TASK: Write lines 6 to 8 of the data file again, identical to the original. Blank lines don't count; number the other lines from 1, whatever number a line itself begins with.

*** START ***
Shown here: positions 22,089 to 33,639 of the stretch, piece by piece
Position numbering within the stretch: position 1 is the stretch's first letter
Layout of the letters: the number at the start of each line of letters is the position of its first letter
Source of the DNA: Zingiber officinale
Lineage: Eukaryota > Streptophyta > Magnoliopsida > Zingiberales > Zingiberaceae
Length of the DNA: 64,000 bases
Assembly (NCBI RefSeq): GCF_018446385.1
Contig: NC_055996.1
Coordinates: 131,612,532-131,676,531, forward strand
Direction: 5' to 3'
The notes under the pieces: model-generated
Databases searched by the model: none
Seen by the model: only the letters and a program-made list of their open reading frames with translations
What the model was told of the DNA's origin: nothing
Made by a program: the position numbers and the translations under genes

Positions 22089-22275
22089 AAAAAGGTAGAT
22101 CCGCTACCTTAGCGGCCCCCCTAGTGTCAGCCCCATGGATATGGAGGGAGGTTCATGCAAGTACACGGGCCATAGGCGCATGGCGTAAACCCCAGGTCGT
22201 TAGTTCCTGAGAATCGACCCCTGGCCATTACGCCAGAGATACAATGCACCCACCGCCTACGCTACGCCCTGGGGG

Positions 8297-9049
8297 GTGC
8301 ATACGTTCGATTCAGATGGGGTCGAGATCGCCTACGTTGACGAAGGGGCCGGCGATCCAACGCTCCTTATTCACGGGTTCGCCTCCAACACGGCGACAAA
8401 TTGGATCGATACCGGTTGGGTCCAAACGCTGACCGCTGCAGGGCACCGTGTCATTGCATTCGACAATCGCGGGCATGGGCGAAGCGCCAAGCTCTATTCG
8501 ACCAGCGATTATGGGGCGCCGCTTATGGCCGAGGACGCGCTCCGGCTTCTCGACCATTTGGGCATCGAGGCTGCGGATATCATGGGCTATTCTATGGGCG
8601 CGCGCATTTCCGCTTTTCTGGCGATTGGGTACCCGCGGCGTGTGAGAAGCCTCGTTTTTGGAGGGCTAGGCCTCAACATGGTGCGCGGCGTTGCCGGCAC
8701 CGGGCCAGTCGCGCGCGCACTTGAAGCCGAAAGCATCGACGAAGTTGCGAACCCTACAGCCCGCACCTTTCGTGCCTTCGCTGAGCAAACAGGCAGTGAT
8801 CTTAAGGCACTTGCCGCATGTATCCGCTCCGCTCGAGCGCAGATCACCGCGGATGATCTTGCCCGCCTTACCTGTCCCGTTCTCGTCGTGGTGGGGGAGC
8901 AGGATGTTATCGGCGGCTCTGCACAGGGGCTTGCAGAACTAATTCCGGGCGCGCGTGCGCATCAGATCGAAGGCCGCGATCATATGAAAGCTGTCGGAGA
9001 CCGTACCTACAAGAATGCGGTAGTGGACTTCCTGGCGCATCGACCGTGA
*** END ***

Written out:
Length of the DNA: 64,000 bases
Assembly (NCBI RefSeq): GCF_018446385.1
Contig: NC_055996.1